Skiing & Snowboarding

Kristin Rust / Alterra Mountain Co.

There’s still a few weeks left in this year’s ski season, but for many ski and snowboard enthusiasts, it’s to start planning for next season. While early bird deals on season passes tempt winter riders, the upcoming season also offers a new option: the Ikon Pass.

Courtesy of Backstage Theatre

As actors Charlie Schmidt and Cory Wendling would make their way from Denver to Breckenridge, they would joke about one of their favorite nostalgia films, “Hot Dog: The Movie,” and what that would look like on the stage.

Eventually though, they stopped joking.

“Three years later, it’s a full, two-hour musical,” Schmidt said.

Courtesy of Warren Miller Archives

Ski icon, filmmaker and author Warren Miller passed away Wednesday, Jan. 24 at his home in Orcas Island, Washington.

Miller, a World War II veteran and prolific filmmaker, produced more than 500 films about skiing, surfing, sailing and other sports, and authored 11 books and about 1,200 columns. He was best known for his adventure ski films, which featured thrilling footage, all narrated in his own humorous style. / Courtesy of Aspen Skiing Company

Colorado, a long-time leader in the ski industry, may become home to the world’s largest ski resort companies after Aspen Skiing Company’s spring expansions.

Highest January Snowpack For Colorado In Three Years

Jan 14, 2017
SNOWTEL / Natural Resources Conservation Service

After a very dry fall, Colorado’s snowpack has bounced back. Statewide, the snowpack is at almost 160 percent of normal, with the state’s historically snowiest months still to come.

“To have our snowpack where it is right now for the state is a really good position to be in going forward for water supplies into the spring and summer,” said Brian Domonkos, Colorado snow survey supervisor and hydrologist.

The good news extends to cities and reservoirs downstream of Colorado, like Lake Mead in Nevada which has experienced record lows.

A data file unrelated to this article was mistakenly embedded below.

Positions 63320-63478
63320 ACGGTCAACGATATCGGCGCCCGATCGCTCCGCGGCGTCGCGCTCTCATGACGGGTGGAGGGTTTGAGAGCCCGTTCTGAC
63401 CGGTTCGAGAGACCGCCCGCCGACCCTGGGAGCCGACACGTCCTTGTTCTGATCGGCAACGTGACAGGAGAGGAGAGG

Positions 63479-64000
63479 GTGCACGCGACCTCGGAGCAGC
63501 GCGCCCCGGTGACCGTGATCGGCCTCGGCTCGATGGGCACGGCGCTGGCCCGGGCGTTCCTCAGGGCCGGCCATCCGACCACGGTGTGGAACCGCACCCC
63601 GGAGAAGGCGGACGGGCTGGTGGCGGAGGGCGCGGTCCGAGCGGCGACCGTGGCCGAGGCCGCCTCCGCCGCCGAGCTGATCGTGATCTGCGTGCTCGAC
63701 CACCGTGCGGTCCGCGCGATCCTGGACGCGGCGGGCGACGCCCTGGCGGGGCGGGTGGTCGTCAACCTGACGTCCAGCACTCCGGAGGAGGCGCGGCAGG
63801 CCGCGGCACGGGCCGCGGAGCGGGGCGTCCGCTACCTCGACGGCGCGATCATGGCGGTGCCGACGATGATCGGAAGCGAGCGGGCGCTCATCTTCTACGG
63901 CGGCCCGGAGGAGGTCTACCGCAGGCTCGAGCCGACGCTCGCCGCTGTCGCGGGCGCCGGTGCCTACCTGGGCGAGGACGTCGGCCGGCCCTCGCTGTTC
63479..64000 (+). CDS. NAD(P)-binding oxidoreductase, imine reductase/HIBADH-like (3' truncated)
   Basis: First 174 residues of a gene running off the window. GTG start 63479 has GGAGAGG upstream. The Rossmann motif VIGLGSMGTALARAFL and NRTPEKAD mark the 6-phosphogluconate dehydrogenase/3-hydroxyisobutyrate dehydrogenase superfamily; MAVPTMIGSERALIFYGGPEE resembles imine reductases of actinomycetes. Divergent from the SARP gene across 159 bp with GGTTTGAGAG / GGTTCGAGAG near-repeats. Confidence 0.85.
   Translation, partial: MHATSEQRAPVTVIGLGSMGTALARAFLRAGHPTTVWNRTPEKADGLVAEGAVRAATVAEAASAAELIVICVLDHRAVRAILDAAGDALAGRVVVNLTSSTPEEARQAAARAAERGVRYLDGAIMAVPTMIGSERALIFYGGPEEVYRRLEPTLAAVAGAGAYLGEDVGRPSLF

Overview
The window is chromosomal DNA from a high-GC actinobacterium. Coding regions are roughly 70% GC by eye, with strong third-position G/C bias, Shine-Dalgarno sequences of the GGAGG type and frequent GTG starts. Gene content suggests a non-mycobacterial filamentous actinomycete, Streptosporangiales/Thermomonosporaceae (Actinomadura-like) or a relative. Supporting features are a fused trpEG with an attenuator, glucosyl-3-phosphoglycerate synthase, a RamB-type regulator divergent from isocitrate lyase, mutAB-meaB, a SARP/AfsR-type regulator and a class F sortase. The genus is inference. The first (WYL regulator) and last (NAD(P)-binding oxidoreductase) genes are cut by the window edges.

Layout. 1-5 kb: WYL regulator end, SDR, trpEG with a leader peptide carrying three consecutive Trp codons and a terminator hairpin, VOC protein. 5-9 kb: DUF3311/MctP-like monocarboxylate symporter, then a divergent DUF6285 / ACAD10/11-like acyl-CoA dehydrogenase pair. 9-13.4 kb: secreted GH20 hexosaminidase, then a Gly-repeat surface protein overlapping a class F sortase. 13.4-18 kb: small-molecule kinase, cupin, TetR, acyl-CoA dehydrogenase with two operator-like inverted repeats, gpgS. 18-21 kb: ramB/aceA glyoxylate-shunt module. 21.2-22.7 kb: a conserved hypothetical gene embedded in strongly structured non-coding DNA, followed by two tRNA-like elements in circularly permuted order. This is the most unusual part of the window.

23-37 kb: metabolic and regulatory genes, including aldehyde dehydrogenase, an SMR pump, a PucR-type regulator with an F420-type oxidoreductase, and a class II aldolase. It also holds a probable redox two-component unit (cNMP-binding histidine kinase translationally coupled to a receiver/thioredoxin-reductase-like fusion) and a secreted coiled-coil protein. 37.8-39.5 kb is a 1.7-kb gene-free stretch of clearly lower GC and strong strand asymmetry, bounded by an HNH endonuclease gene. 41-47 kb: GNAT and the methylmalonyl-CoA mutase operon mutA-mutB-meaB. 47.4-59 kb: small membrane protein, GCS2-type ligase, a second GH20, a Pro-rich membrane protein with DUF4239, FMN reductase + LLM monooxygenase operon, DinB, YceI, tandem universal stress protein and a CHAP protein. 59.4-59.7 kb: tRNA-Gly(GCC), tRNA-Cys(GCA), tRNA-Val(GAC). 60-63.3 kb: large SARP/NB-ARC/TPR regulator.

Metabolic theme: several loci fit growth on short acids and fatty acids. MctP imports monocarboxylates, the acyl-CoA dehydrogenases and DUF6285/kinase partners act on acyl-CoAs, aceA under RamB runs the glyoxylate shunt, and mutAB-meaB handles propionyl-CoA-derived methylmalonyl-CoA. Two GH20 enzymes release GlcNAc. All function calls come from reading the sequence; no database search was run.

Jeremy Swanson / Colorado Ski Country USA

The big storm that blanketed Colorado with snow this week made for a rough commute for drivers. Now, it’s going to lure them to the mountains. And the timing of the storm wasn’t bad for Colorado’s ski country. It hit on a Wednesday afternoon, meaning that by the time the weekend hits, all that powdery, soft snow will be on the minds of skiers and snowboarders.

And that’s good news for resort owners. Up to 20 inches fell on the resort mountains along the Interstate 70 corridor. Mountains elsewhere reported at least another 6 inches.

Jackie Fortier / KUNC

Predicting the weather for Colorado is a challenge - but doing it for entire seasons is even harder. According to University of Colorado, Boulder climatologist Klaus Wolter, we are “flirting” with a La Niña.

Scientists use a buoy system in the tropical Pacific Ocean, right around the equator, to relay various real-time weather data, including water temperature. When the ocean is cooler than normal, it’s known as a La Niña.

Colorado Department of Transportation / Flickr - Used With Permission

Nearly everyone agrees I-70 winter ski traffic is terrible. But can data help the savvy traveler avoid the worst days?

We collected five years of winter weekend travel times from the Colorado Department of Transportation. By analyzing data that is not readily available to the public, we were able to identify some trends. Will the findings shave minutes off your ski commute? Maybe. But we're not making any promises.

Colorado Department of Transportation

Hordes of skiers headed into Colorado's mountains over President's Day weekend. For most of them, it's a pretty good bet they experienced traffic congestion on I-70.

As Colorado's population grows, are these delays getting worse? It's a question worth asking. To learn the answer, KUNC analyzed five years of winter weekend travel time data from the Colorado Department of Transportation. The findings may surprise you.

Stephanie Paige Ogburn

Standing in his backyard on an unseasonably warm day in Fort Collins, Peter Workman is modeling a winter coat. It's nylon, forest green, and falls about mid-thigh on his slender frame.

Workman takes the coat off and shows off the label, sewn in by his grandmother: "Made from a Frostline Kit. Broomfield, Colo." This coat, handmade over 40 years ago, is a piece of Colorado outdoor history.